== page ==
The Bone Feeder – ASB Waterfront Theatre, March 23 2017



The Bone Feeder is an opera that started out as a play. It was written by Renee Liang in 2007, inspired by stories of early Chinese New Zealanders who came here as gold miners in the late 19th century.

It’s the story of the SS Ventnor, “a steamer carrying the bones of 501 New Zealand Chinese to Hong Kong so they could be buried in family graves with full traditional rites.”  But the Ventnor hit a reef off Taranaki, and ended up sinking near the Hokianga. Years later, the ship started disintegrating and the bones washed up on the shore. The iwi of the Hokianga found them, and realising these bones belonged to someone’s family, decided to look after them and bury them in their own family graves.

As we take our seats in the theatre, the scene is set with a large screen as the backdrop, and a simple stage setting, with the front of the stage transformed into a sandy shore.

There are seven musicians on stage, including a marimba, violin, cello, Taonga Pūoro – Maori instruments, and Guzheng, Erhu, and Dizi – Chinese instruments.

The first scene has a dreamlike quality, with Maori and Cantonese soloists’ (Te Oti Rakena and Dilys Fong) voices intertwined, and soft subtle music played by the musicians. Rakena sits near the front singing in flowing Te Reo, while Fong sings in Cantonese, swaying in an elegant dance on centre stage, wearing long Chinese silk robes. The way the two languages overlapped was quite beautiful.

As the show progressed, I wondered what it would have been like as a play, and how that would have compared. The surrealness of the story fits well with this classical format.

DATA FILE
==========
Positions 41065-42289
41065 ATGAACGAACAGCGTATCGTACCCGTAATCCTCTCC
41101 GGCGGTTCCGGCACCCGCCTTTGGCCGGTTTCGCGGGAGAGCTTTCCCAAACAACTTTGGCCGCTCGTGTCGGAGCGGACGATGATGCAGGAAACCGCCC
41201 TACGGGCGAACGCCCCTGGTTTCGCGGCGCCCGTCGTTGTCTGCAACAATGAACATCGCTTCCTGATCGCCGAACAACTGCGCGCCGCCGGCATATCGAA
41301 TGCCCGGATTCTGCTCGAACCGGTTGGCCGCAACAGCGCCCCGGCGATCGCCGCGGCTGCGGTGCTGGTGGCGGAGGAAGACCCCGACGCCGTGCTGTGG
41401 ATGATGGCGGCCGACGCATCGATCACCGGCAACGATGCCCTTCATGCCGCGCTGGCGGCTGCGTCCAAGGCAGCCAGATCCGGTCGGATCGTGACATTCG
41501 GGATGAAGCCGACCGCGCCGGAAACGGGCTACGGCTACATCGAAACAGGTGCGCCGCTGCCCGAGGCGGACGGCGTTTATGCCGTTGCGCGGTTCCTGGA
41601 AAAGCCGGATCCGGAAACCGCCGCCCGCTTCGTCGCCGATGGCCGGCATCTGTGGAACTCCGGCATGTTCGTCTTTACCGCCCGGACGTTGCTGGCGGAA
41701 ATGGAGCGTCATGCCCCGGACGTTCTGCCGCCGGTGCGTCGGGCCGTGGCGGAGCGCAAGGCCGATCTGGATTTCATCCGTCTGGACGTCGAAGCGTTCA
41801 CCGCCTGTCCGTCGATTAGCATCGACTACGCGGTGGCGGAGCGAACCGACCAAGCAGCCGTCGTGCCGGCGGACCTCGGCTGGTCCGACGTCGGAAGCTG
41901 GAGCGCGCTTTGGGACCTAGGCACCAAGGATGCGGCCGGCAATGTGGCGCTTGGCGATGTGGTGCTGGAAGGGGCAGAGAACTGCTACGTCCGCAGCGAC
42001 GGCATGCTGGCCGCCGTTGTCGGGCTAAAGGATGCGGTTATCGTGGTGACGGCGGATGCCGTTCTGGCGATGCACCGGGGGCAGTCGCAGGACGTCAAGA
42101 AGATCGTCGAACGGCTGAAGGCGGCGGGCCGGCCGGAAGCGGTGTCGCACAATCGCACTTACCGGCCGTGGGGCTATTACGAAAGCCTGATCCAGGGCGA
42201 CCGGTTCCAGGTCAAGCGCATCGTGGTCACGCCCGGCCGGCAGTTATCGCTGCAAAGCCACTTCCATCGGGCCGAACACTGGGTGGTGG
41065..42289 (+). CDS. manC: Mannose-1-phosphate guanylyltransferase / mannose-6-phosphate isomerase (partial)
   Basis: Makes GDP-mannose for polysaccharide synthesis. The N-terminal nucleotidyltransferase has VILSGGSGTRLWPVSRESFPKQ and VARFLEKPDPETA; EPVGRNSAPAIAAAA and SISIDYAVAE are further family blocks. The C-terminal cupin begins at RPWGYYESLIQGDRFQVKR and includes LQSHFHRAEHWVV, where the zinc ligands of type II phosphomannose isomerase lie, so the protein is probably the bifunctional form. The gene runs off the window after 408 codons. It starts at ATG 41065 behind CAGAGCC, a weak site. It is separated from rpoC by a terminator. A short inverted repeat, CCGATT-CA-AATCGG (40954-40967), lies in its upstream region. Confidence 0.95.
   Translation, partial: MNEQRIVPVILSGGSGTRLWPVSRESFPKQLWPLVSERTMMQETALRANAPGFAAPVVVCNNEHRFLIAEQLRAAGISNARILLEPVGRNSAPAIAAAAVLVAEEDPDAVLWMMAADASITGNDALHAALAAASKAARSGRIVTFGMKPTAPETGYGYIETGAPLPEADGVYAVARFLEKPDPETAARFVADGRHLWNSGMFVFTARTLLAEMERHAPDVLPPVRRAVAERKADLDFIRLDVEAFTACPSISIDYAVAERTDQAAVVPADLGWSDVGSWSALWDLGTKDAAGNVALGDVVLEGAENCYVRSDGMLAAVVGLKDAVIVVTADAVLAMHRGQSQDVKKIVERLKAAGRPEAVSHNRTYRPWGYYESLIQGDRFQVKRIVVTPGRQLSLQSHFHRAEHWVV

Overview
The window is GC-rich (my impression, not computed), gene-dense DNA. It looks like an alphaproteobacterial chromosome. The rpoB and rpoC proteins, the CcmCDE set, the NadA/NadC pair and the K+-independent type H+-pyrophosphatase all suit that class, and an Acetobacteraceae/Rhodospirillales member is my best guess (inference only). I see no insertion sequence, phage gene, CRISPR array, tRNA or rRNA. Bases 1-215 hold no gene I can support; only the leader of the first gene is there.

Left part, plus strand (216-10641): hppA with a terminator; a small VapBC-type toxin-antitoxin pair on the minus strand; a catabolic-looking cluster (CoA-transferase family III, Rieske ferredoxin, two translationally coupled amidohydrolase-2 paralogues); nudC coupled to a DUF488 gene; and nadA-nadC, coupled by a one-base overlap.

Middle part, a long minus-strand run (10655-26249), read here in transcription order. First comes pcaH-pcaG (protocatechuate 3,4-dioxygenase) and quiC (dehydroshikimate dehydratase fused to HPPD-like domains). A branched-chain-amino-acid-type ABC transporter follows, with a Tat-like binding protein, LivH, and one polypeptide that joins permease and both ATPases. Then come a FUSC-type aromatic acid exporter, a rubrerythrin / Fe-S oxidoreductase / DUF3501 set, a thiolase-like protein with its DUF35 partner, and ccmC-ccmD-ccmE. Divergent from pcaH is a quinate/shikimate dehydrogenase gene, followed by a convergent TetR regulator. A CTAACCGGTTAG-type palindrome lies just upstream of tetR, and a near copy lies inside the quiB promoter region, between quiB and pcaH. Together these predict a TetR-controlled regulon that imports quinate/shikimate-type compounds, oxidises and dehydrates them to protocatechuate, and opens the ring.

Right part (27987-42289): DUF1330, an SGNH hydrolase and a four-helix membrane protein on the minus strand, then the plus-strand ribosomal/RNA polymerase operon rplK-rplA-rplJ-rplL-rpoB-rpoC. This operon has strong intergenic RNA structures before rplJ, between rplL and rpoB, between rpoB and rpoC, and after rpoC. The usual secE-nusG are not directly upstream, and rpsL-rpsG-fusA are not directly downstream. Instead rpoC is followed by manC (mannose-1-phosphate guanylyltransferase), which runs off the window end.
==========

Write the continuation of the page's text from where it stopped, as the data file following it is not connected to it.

Watching it unfold, I was struck by the emotive quality of the opera, and how it’s used for dramatic storytelling. For those who don’t usually go to see opera, don’t be put off. This show tells an interesting story, a piece of forgotten New Zealand history illuminated in a modern opera setting.

A fun part of the show was hearing some Kiwi slang in the parts sung in English. I haven’t been to many operas, but I’m pretty sure this is the first one where I heard the word ‘bro’ sung as part of the dialogue. Te Oti Rakena did this seamlessly, singing in Maori and English as The Ferryman, adding a true Kiwi flavour to the evening.

There were eerie harmonies when the Chinese miners and female chorus sang together, contrasted with bright cheerful harmonies in the next scene, when the trio of ghosts introduce themselves, and play tricks on the new visitor Ben (a strong performance from Henry Choo). The ghosts (William King, Clinton Fung, David Hwang) made a great team, ducking and diving around the stage, making lots of jokes and getting up to mischief.

It was awesome to see – and hear – the whirring of the pūrerehua (bullroarer) on stage (played by James Webster). One of the other musicians,Julian Renlong Wong, danced across the stage playing Dizi (Chinese flute) at one point, a nice touch and very impressive.

It was moving to see Ben and Kwan singing a duet, where Ben sings “I am adrift, I have no anchor”, reflecting that migrants of any generation can feel lost, and torn between cultures.

The two main female characters – Wei Wei and Louisa, both sang beautifully, giving memorable performances. Louisa (Chelsea Dolman) is sweet and charming when she first sees Kwan (Jaewoo Kim) who won her over instantly. Wei Wei (Xing Xing) gave a poignant performance as the wife that was left behind. Kim gave a brilliant performance as Kwan, portraying the yearning spirit of a ghost trying to reconnect to his lost family.

Towards the end, it struck me that this was the first time I’d seen a modern New Zealand opera, based on a real piece of our history. It was a story I didn’t know, and it was fascinating to get an insight into the lives of the early Chinese settlers. Full credit to the creative team for putting this together so beautifully in three languages, (Maori, English, and Cantonese) in a way that reconnects our history to the present day.

Dedee Wirjapranata

The Bone Feeder is on until 26 March at the ASB Waterfront Theatre.

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